The two organisations -- SIRC and MCM -- are spookily similar. Fox, a Director of the SIRC turns out to be a former Director of MCM. MCM's current Director is none other than Marsh, the SIRC's Science and Research Director. The training manager for the SIRC turns out to be -- yes, you guessed it -- the training manager for MCM Research Ltd. Then there is fellow Forum and SIRC Advisory Board member, Desmond Morris, whose book "Pubwatching", co-authored with Fox, is exposed on the MCM website as a PR stunt on behalf of a brewery company, a client of  MCM's -- a tactic of MCM's being to present work on behalf of a client as an independent media event.

It is, therefore, no great surprise to discover that MCM's declared client list includes a number of very well known firms from the food and drink industry [] -- any more than that the SIRC's "media watch" section tends to contain articles with headlines such as "More evidence that drinking is good for you", or that the SIRC tells us that it has "repeatedly warned health promotion bodies about the dangers of banning or attempting to restrict consumption of so-called 'unhealthy' foods". [ ]

With regard to MCM's many drink industry clients, it is worth noting that in the view of Dr Griffith Edwards, editor in chief of the journal Addiction, this is an industry tainted not only by the exploitation of vulnerable populations but by the mounting of attacks on valid research and independent researchers. [ ]

There is also evidence for its use of front organisations to mount such attacks. Thus, the Portman Group, which presents itself as a drink industry "watch dog", sought to pay academics substantial sums of money to support "an anonymous attack on a report by the World Health Organisation that had documented evidence on the relation between alcohol consumption and drinking problems." []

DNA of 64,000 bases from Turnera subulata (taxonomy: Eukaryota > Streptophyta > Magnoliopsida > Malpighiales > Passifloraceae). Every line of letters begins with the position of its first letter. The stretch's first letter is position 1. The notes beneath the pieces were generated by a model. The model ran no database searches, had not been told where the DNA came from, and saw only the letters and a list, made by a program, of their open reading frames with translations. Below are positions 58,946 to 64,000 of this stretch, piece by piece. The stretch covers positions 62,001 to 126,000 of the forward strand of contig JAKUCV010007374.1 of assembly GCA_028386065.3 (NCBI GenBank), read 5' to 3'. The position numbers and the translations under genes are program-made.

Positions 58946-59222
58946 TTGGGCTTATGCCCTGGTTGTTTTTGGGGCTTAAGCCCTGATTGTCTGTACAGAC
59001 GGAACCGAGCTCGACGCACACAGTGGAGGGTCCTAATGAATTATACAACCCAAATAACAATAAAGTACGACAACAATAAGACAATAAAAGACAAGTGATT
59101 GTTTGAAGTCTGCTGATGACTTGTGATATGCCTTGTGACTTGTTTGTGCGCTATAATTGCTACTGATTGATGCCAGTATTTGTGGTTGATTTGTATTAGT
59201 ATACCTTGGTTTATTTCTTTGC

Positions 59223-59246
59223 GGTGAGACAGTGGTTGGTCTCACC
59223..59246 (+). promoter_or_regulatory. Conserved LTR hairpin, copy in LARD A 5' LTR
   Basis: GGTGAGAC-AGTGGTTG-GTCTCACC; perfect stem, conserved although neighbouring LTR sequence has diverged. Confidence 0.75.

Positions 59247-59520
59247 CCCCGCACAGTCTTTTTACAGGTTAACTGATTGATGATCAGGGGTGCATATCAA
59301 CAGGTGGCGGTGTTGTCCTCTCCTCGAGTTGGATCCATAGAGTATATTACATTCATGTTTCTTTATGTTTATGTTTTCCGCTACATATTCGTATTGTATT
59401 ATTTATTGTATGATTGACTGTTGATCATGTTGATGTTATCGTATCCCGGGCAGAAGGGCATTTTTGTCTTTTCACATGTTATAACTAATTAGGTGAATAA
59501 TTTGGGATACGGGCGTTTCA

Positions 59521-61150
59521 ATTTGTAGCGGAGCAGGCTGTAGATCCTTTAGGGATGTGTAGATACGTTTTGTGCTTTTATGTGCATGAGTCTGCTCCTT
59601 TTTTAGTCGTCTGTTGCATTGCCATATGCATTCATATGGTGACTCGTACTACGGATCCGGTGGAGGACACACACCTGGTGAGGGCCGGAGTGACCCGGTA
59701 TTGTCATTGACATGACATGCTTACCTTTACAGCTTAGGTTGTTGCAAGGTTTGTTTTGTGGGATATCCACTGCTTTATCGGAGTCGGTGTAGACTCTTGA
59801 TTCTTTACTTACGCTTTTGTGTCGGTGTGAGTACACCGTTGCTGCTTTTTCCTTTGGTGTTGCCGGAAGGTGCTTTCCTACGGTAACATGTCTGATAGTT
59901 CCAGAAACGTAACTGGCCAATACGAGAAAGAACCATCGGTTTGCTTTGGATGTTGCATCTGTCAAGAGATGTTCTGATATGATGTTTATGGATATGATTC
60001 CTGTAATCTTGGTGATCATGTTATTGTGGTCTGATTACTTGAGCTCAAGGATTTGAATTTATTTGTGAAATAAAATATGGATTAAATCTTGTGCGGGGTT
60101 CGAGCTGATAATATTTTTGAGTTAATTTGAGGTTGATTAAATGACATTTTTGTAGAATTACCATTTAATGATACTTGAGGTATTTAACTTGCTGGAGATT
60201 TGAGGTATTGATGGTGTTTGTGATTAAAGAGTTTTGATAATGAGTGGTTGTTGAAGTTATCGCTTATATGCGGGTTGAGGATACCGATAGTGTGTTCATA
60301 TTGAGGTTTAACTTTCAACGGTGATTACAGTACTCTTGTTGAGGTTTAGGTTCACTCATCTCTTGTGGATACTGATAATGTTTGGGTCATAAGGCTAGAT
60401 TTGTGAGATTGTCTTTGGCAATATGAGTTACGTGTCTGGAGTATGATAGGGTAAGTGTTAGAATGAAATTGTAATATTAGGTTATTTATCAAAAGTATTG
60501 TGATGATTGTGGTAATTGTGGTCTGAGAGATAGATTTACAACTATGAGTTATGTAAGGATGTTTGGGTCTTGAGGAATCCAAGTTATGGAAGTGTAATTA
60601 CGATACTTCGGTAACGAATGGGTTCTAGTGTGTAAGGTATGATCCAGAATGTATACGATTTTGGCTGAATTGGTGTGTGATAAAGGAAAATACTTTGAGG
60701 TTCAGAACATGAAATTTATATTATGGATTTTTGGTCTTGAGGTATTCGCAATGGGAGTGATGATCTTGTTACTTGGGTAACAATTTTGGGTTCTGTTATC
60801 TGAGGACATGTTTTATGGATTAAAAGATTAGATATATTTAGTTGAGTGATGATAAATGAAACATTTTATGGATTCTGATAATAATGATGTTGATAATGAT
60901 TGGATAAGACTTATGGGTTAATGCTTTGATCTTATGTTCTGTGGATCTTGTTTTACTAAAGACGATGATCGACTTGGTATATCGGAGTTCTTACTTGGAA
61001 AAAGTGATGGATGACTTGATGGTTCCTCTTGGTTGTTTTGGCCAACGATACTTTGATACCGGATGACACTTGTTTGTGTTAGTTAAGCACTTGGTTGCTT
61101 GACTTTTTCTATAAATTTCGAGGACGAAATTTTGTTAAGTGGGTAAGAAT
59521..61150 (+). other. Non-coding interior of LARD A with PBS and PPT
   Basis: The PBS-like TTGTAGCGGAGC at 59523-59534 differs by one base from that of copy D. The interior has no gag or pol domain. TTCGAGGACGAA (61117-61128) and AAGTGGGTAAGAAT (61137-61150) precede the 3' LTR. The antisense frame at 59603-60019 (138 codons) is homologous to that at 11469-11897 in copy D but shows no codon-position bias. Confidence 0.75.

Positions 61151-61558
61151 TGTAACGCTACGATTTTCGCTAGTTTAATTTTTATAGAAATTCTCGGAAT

This media and research handling front organisation is on the client list of MCM Research Ltd.

A corporate agenda

So what does it tell us that Lord Taverne worries about the objectivity of a journalist with interests in  organic farming, yet he and his influential friends have no apparent qualms about lending credibility to scientists operating as mercenaries for a corporate agenda who critique the media through a prism of extreme right wing opinion?

The SIRC and its media Forum emerge as all too symptomatic of the market friendly science culture that has allowed the industrial alignment of scientific opinion [] not only in the UK but around the world. The character and agenda of the SIRC are, in reality, but a crass example of the often more subtle and pervasive corruption thus engendered. As Berlan and Lewontin note:

"...experts, dressed in the candid probity and the white coat of impartiality and objectivity, use the camera to distract people's attention. Then they put on their three piece suits to negotiate behind the scenes the patent they have just applied for, or sit on the committees that will inform public opinion - quite objectively, it goes without saying - and regulate their own activities."

The industrialisation of research has become so complete, so ubiquitous, that the likes of Sir John Krebs and the Royal Society seem to lack any sense of the duplicity in which they are involved. Otherwise, if they were really so concerned about achieving fair and objective science communication, they might have looked a little closer to home.

They could, for example, have started by asking themselves what a bunch of scientists-for-hire, who fuse scientific research and corporate PR, were doing sitting in judgment on the media. They might even have pondered whether the SIRC's mission to "improve" the media should be viewed as a personal or professional crusade.